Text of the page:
Dr. Wang lian My name is Wang Lian, and I was born on April 10, 1974 in the Chinese city of Wuhan. After graduating in 1996 with my Bachelors degree in Computer Science at Wuhan University, I went to Hong Kong University for graduate study.

In 2000, under the tutelage of my supervisor, I began my PhD thesis, which I completed in June 2004.

From September 2004 to January 2007, I worked as an assistant professor at the Macau University of Science and Technology. My work consisted of lecturing to undergraduate and postgraduate Information Technology students and supervising two students who are studying for their PhD.

In September 1998, I started to practice Falun Gong in Hong Kong. Later in the same year, a friend and I established a Falun Gong exercise practice site at Hong Kong University and I went there regularly for morning exercise until September 2002, when I moved home.

From the time of July, 1999 when the CCP officially banned Falun Gong and started to persecute its practitioners, I always upheld my beliefs and actively participated in events to clarify the truth about Falun Gong in China. These included SOS rallies to rescue persecuted practitioners in China and other events to exhibit the peaceful nature of Falun Gong.

In September 2001, the Epoch Times newspaper in Hong Kong was established and I took on the role of one of the editors. Due to my teaching at the University in Macau, in September 2004 I quit my work as editor, although I still worked as a computer systems technical adviser until Feb. 5, 2007. During this time I participated in the massive rally opposing “Article 23,” a measure that would strip Hong Kong citizens of basic rights, and rallies that urge people to quit the CCP.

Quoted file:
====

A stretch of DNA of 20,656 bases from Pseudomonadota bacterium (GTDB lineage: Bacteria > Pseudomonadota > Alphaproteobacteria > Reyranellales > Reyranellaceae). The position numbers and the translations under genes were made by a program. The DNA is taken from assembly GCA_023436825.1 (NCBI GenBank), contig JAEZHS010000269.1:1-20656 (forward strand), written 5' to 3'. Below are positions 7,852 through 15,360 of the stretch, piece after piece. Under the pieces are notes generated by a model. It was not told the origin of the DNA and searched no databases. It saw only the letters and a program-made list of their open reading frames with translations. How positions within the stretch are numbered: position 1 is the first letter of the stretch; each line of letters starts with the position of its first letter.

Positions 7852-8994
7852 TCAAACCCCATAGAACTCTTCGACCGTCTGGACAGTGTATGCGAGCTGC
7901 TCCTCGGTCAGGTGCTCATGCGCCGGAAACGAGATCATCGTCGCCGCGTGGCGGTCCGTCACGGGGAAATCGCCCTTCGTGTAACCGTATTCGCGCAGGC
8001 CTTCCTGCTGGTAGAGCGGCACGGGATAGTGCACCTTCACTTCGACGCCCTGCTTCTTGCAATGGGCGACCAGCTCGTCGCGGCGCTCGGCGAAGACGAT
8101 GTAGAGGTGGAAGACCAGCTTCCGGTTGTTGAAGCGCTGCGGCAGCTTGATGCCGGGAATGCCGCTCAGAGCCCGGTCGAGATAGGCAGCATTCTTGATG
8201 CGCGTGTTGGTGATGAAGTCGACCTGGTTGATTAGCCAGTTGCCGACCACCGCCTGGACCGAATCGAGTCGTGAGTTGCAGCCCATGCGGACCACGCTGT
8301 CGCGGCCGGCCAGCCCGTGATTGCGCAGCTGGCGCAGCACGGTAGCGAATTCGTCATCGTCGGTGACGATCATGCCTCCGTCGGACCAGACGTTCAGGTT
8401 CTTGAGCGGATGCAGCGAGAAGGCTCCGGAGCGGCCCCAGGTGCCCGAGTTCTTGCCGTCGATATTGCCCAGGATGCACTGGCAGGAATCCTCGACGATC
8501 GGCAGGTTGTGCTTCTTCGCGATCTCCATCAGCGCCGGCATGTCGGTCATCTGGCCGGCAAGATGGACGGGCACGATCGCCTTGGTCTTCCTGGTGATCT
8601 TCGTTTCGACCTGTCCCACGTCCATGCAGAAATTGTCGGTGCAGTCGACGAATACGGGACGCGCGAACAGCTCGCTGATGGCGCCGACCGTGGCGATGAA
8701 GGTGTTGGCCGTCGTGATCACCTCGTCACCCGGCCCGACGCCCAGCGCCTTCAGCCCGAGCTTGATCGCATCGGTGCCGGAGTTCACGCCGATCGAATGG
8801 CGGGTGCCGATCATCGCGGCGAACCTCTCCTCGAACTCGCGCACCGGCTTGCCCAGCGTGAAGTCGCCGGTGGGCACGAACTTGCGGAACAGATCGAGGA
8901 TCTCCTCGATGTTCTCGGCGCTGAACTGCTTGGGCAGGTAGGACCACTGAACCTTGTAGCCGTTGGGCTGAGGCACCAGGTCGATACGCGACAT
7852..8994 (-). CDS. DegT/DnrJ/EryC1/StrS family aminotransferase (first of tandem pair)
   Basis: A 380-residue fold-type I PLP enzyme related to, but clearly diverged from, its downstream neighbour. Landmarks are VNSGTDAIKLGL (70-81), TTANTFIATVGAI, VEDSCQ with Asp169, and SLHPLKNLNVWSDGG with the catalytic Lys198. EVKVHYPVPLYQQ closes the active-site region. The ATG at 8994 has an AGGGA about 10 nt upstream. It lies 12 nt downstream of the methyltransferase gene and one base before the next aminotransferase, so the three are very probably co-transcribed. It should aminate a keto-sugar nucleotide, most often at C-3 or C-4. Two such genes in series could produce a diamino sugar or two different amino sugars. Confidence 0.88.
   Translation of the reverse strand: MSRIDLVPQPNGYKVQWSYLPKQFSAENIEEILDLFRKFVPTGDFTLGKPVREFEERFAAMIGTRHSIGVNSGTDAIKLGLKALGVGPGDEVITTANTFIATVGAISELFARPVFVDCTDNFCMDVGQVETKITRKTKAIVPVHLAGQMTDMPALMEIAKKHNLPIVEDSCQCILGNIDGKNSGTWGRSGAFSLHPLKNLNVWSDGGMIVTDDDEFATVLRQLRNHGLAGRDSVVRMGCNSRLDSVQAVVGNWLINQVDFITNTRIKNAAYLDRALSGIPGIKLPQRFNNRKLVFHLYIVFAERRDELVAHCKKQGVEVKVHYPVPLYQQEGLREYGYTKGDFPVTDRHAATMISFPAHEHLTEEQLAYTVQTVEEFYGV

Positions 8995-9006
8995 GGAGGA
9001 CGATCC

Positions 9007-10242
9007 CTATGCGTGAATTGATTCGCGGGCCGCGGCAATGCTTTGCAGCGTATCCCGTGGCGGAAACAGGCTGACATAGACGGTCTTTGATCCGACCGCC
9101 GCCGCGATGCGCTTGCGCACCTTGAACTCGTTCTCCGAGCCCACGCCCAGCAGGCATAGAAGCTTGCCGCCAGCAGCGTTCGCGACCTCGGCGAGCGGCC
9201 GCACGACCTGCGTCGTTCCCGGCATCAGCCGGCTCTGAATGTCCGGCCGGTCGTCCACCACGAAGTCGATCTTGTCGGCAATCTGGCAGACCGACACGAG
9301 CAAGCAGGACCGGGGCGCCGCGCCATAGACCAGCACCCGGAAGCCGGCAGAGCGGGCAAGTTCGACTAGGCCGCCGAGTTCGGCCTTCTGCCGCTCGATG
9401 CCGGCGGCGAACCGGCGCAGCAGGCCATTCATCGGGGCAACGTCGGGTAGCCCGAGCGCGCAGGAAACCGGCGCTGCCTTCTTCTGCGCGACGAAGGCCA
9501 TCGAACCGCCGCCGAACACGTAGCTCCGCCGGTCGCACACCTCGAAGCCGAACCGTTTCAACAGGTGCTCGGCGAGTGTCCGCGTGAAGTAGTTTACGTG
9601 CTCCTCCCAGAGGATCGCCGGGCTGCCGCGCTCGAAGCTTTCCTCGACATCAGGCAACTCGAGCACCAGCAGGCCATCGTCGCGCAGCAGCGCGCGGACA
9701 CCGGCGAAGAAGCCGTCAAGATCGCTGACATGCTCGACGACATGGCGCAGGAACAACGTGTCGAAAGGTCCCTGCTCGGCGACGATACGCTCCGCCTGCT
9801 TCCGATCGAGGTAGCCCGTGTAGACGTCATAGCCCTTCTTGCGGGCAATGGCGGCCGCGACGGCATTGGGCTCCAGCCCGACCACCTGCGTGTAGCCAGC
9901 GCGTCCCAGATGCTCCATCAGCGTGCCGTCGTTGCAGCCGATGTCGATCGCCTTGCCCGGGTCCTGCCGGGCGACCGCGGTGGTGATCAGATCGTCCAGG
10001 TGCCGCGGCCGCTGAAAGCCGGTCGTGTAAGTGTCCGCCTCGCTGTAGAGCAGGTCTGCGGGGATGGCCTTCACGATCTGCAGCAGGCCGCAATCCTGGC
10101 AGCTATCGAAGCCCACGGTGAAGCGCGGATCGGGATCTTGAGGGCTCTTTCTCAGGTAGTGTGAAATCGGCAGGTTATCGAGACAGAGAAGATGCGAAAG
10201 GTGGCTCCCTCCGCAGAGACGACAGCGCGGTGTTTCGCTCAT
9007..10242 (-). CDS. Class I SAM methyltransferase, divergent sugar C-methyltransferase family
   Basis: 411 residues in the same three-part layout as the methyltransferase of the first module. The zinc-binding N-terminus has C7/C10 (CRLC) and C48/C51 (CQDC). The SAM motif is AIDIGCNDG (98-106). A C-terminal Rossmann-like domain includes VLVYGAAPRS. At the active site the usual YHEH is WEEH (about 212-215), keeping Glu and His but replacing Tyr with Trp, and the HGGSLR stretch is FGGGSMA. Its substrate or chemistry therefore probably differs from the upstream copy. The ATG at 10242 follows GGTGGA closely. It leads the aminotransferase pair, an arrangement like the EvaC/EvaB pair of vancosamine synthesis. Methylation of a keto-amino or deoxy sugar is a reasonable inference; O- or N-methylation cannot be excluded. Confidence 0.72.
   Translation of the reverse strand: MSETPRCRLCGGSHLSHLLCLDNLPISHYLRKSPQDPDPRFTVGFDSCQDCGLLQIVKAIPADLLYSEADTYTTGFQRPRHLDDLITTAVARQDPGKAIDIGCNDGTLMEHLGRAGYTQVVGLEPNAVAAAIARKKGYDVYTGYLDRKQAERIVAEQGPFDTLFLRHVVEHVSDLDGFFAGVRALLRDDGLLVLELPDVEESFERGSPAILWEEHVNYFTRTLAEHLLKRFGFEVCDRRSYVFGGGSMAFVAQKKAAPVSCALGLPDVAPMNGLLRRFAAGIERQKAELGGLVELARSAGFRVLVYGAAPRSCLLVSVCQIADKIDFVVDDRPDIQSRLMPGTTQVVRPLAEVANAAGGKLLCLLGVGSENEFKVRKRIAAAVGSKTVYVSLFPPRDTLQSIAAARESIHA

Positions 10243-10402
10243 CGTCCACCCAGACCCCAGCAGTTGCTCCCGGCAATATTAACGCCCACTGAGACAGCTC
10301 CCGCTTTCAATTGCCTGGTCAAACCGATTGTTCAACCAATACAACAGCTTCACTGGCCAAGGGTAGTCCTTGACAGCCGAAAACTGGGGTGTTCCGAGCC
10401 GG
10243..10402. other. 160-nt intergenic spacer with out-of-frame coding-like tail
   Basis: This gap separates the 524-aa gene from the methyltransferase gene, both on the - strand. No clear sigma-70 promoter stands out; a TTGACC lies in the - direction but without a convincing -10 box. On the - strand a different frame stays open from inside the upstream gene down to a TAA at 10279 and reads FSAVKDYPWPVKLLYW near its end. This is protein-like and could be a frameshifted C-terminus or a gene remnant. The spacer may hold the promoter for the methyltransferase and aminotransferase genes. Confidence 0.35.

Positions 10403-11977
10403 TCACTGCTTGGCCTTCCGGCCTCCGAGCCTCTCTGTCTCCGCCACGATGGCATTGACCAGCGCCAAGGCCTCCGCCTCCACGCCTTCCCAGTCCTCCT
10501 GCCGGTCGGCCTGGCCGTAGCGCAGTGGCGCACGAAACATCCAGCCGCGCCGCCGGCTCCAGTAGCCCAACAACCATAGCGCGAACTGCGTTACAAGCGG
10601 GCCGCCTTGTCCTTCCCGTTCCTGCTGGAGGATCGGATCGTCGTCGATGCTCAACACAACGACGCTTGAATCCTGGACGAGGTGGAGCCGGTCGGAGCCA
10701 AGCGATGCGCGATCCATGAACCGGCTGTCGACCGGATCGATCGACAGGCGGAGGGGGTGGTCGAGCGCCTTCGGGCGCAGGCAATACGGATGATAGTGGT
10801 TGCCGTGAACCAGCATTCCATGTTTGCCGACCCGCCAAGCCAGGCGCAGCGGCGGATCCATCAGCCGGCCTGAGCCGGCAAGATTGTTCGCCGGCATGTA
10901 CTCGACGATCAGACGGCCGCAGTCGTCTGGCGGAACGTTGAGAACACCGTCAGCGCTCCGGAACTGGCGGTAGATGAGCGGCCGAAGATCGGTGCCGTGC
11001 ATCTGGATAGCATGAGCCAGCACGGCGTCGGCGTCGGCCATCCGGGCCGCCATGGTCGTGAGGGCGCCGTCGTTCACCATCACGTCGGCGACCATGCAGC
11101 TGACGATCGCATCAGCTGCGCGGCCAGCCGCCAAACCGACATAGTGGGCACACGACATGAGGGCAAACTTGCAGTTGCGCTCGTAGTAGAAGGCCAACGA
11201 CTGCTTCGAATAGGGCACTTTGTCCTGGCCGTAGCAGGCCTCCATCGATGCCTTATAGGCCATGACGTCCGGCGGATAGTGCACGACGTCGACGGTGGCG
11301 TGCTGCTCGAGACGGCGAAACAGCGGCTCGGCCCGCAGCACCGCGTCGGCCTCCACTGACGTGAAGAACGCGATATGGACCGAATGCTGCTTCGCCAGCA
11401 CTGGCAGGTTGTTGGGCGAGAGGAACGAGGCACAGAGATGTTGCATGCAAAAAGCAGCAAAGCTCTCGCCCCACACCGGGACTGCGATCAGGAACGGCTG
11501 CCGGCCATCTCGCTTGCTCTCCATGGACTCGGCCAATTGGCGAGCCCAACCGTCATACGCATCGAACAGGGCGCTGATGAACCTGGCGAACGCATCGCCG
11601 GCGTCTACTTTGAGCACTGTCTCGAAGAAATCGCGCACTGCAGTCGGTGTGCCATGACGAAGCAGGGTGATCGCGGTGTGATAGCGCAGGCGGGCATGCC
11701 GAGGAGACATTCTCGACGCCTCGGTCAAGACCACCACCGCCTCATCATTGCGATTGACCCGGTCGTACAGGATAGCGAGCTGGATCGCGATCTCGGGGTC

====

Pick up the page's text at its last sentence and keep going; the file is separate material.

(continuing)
My student visa expired towards the end of 2002 but at the time it seemed that I would need at least another year before completing my studies. Therefore I applied to the Hong Kong and China PRC immigration department for an extension of my student visa. I quickly received a reply from the Hong Kong immigration department which accepted my visa extension application but in the mean time I received no reply from the central China PRC immigration department.

Later my mother asked a friend in Beijing to check out my application. This friend met with the official in charge of student visas, who said, “I can extend everyone’s visa but Lian Wang’s because he practices Falun Gong!” I had no choice but to leave Hong Kong in 2002 and returned to Wuhan.